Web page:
|The quest to find religion
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|Yazar:||desert [ 10.11.09, 12:49 ]|
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The quest to find religion
After a sacred trek, Beth Bowman '10 converted to Islam
by Justine Root
Features | 11/3/09
Posted online at 1:03 AM EST on 11/3/09
New York native Beth Bowman '10 did not turn away from the Middle East after Sept. 11. Instead, she strove to understand it.
"There was so much talk on the news constantly about Islam," Bowman said, "and I knew I was incredibly opposed to us going into Iraq. I remember watching on the news when I was in the ninth grade and just being absolutely disgusted and wishing there was something I could do. It was a combination of those two things that really got me interested in the Middle East and got me thinking about Islam."
Bowman, who was raised a Catholic, continued to delve into Middle Eastern culture both academically and spiritually after coming to Brandeis. An Islamic and Middle Eastern Studies major, Bowman initially experimented with Judaism before turning to Islam. The more Bowman learned about the theology of Islam through classes on subjects like Sufism, the more she began to think to herself, "Yes, I believe this is true."
Although Bowman still considers Judaism and Christianity to be "true" religions, she said she was drawn to Islam because of the definitive answers it gave her.
"I guess growing up Catholic, I felt like anytime I asked a question I either wasn't given a solid answer or I was simply told to rely on faith and nothing else," Bowman said. "I wanted more solid answers."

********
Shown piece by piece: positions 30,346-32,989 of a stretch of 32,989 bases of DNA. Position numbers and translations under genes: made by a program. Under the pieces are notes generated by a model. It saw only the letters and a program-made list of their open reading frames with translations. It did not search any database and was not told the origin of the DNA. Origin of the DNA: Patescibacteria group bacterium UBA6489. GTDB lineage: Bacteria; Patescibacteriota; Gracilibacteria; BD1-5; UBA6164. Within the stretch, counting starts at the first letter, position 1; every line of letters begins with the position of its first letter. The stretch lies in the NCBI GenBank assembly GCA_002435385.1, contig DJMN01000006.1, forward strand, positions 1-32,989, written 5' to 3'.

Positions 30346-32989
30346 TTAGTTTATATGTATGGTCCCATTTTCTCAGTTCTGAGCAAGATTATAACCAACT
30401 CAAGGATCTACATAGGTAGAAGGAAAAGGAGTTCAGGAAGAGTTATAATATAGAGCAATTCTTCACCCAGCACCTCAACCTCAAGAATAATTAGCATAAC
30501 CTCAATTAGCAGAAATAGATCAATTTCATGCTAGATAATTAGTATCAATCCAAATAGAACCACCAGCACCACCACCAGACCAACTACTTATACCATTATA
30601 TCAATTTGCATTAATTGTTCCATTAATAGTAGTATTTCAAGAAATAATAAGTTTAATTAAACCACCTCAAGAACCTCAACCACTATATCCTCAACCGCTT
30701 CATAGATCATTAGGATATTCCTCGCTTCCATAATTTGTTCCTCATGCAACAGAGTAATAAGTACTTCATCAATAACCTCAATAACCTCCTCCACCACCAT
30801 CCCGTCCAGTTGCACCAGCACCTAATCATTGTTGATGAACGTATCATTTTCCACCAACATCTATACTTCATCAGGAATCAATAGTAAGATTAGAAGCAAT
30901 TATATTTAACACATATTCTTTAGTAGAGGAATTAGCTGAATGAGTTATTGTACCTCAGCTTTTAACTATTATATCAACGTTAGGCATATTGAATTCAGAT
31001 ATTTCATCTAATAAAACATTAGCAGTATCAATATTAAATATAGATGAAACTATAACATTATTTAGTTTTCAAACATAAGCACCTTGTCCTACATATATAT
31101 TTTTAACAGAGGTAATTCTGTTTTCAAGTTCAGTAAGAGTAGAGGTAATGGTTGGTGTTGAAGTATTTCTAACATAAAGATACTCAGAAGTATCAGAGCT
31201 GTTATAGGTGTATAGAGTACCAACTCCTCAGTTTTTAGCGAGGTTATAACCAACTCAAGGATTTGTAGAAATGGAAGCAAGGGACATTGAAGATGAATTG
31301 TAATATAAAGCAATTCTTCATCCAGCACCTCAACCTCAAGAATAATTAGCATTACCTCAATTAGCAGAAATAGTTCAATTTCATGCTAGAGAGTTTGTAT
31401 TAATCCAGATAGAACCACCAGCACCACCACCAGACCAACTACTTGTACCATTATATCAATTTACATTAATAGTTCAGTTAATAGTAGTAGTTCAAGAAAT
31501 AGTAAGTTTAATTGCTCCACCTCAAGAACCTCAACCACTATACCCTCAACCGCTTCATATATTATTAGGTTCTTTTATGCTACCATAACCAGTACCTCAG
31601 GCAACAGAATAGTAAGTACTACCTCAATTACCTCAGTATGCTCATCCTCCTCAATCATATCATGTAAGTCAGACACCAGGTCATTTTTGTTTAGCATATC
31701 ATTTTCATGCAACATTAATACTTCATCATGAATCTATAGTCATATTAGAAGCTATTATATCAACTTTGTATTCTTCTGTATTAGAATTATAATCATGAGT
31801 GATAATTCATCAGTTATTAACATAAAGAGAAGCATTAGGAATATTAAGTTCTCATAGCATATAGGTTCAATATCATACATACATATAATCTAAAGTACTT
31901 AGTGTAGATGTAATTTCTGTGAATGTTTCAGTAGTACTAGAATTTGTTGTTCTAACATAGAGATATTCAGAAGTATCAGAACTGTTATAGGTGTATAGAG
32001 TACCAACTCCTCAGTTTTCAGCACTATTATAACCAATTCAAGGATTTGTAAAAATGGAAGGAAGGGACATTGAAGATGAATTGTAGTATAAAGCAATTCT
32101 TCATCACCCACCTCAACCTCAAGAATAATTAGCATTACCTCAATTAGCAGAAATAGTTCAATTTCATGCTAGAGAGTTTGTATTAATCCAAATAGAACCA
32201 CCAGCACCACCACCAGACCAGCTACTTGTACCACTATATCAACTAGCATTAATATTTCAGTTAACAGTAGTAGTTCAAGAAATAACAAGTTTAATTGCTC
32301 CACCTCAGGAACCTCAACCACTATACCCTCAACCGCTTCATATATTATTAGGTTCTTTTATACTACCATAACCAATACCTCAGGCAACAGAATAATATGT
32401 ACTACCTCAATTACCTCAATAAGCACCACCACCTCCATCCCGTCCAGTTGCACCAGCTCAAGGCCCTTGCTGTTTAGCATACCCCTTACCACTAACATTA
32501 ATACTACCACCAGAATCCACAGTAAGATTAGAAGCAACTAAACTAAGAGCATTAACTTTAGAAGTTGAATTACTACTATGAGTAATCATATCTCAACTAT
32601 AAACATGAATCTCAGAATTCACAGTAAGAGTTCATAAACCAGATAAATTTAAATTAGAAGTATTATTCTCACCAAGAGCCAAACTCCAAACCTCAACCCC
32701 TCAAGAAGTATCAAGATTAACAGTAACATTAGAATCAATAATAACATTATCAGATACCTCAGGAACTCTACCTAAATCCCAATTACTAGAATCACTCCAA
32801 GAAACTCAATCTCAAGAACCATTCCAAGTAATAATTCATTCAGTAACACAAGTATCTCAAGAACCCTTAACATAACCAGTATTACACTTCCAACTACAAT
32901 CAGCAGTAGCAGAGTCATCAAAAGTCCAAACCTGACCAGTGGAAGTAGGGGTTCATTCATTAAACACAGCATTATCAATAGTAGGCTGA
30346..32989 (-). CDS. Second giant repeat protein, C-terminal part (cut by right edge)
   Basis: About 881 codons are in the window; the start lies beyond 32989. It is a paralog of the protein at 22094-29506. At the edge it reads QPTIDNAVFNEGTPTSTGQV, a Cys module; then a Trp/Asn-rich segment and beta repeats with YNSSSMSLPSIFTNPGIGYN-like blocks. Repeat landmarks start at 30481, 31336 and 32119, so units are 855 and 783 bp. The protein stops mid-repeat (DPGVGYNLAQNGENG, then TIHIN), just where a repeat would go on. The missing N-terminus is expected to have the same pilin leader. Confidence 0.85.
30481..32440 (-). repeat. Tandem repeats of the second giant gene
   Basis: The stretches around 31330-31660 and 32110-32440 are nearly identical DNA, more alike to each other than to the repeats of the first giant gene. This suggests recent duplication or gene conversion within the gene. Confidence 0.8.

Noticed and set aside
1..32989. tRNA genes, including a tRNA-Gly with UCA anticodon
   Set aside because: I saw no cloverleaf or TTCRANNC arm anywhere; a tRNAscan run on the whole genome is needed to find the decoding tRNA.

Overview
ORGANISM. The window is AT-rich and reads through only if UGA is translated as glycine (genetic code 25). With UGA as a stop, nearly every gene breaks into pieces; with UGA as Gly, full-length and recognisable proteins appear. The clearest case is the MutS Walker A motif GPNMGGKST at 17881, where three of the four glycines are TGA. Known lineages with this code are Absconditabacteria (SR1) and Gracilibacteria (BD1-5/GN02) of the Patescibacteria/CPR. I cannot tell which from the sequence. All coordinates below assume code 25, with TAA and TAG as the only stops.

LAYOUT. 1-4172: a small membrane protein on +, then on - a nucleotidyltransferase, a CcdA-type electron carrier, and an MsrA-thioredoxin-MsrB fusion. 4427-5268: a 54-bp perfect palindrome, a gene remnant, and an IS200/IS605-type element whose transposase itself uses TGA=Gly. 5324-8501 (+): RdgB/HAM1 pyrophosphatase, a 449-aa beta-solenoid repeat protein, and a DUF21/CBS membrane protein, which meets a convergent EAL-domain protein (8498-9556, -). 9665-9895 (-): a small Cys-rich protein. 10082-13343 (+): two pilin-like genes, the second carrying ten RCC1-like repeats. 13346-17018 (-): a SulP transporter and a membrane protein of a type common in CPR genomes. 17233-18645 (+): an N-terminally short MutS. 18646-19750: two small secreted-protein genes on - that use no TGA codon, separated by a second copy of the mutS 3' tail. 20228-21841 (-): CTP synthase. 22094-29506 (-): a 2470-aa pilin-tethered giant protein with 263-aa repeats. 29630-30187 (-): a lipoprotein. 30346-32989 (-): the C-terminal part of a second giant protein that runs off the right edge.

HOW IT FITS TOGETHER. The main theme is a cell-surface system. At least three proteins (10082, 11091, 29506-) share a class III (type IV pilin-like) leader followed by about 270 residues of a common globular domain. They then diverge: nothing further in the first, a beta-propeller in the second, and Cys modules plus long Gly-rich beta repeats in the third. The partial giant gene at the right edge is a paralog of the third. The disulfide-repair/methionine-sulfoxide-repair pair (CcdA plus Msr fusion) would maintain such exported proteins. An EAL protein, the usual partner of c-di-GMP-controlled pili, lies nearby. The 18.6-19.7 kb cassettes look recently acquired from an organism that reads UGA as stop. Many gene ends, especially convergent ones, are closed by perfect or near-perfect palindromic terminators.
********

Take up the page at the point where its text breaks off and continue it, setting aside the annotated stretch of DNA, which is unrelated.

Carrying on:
Bowman was also intrigued by the Islamic prayer experience.
"The way you pray in Islam is a full-body experience," Bowman said. "The apex of the prayer comes when you're bending down and your head is lower than your heart... [it symbolizes that] you're supposed to elevate your heart rather than your head."
Last fall, Bowman took another step toward a deeper understanding of Islam when she decided that she wanted to fast for Ramadan, the Islamic month of daytime fasting.
"I decided I wanted to fast for Ramadan, kind of in solidarity with my Muslim friends and kind of for myself, just to see if I could do it. â€¦ It [turned out to be] an amazing fast. [Ramadan] is not just a fast from food, and it's not just a fast from water-it's a fast from backbiting," she said.
Bowman said the Muslim community at Brandeis was incredibly receptive to her participation in Ramadan, and she frequently joined its members for Iftar (the meal at which Muslims break the fast) and worshipped with them. Initially, Bowman was hesitant to join her Muslim peers for prayer-"But, I don't really know what to do!" she told them-but after participating in a multitude of Muslim Student Association-sponsored events, she found that she "felt really at home" in the Islamic world. In December of 2008, Bowman converted to the religion by reciting the shahada, which entails the declaration of one's belief in the unity of God and in the idea that Muhammad is the prophet of God.
"I actually [converted] here at Brandeis, in our MSA suite, and it was absolutely amazing," Bowman said. "The suite was packed with people; there was just so much support from the community. Everyone was so excited."
Bowman's spiritual growth has brought challenges as well as joy. In the aftermath of Sept. 11, she witnessed how young adults "are very liable to being affected by [negative labels], especially when there isn't a conscious effort to combat stereotypes, which there certainly wasn't after 9/11."
Now, as a young woman practicing Islam, she is affected by those misconceptions that were embedded in some of her peers.